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Re: Inference rules for HTTP, etc.

From: Jonathan Rees <jar@creativecommons.org>
Date: Sun, 24 Feb 2008 20:07:04 -0500
Message-Id: <9C493A95-1969-4965-A987-EF64E7C9B9F5@creativecommons.org>
Cc: public-awwsw@w3.org
To: "Booth, David (HP Software - Boston)" <dbooth@hp.com>
awww:Resource a rdfs:Class ;
         rdf:comment "A resource, as defined in http://www.w3.org/TR/ 
webarch/#def-resource : 'We do not limit the scope of what might be a  
resource.  The term ''resource'' is used in a general sense for   
whatever might be identified by a URI. It is conventional on the  
hypertext Web to describe Web pages, images, product catalogs, etc.  
as ''resources''." .

At the risk of beating a dead horse, this definition does not come  
out and say that everything is a resource. It only makes the weaker  
statement that anything *might* be a resource, and then  
(contradicting what the second part of the first sentence says)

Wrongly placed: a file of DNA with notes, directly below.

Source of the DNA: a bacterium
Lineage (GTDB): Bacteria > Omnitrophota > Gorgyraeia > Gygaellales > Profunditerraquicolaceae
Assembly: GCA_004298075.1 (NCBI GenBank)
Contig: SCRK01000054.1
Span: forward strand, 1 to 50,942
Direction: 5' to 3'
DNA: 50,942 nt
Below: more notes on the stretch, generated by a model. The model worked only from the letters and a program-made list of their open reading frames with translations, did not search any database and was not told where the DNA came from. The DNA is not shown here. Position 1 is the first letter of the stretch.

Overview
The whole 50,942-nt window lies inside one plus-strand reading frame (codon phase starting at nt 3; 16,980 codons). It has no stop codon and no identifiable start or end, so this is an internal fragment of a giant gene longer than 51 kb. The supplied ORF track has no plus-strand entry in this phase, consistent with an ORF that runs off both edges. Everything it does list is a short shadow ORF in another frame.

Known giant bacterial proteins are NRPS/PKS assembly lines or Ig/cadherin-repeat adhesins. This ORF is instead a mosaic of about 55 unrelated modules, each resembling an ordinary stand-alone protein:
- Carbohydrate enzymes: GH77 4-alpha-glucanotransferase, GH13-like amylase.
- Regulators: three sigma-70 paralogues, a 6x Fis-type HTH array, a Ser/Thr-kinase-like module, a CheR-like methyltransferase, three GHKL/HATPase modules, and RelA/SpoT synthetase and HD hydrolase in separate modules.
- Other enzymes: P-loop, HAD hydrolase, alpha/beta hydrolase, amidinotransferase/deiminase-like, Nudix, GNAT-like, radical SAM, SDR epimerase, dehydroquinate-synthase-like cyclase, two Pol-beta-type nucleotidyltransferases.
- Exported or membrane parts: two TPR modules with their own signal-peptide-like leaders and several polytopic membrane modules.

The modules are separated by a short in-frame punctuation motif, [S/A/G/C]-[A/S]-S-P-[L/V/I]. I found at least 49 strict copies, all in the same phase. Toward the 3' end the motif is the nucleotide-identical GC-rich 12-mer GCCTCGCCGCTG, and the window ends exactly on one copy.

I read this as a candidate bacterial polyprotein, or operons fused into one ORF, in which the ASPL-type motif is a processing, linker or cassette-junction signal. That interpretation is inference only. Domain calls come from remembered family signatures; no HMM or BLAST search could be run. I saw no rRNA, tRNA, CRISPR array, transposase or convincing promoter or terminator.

limits "resource" further to those things that might be named by a  
URI (without saying what might or might not be named by a URI).

I would prefer to abandon the AWWW definition for the purpose of  
defining a class and use either with Tim's (and RDF's) definition  
(everything is a resource), or some other more precise definition  
such as RFC 2616's or Fielding's [1]. Or, even better, avoid the word  
"resource" entirely in this context in favor of "thing".

Fortunately you never use awww:Resource, so it would be safe to just  
remove it from rules.n3.

I see that your rules imply that 200-responders aren't physical  
things, which is good. The only consequence of something being an  
awww:InformationResource is that it is abstract, however. It might be  
nice to be able to deduce that 200-responders are not other kinds of  
abstract things such as numbers or representations (as Tim has  
repeatedly asserted).

[1] http://www.ics.uci.edu/~fielding/pubs/dissertation/ 
rest_arch_style.htm
Received on Monday, 25 February 2008 01:07:59 GMT

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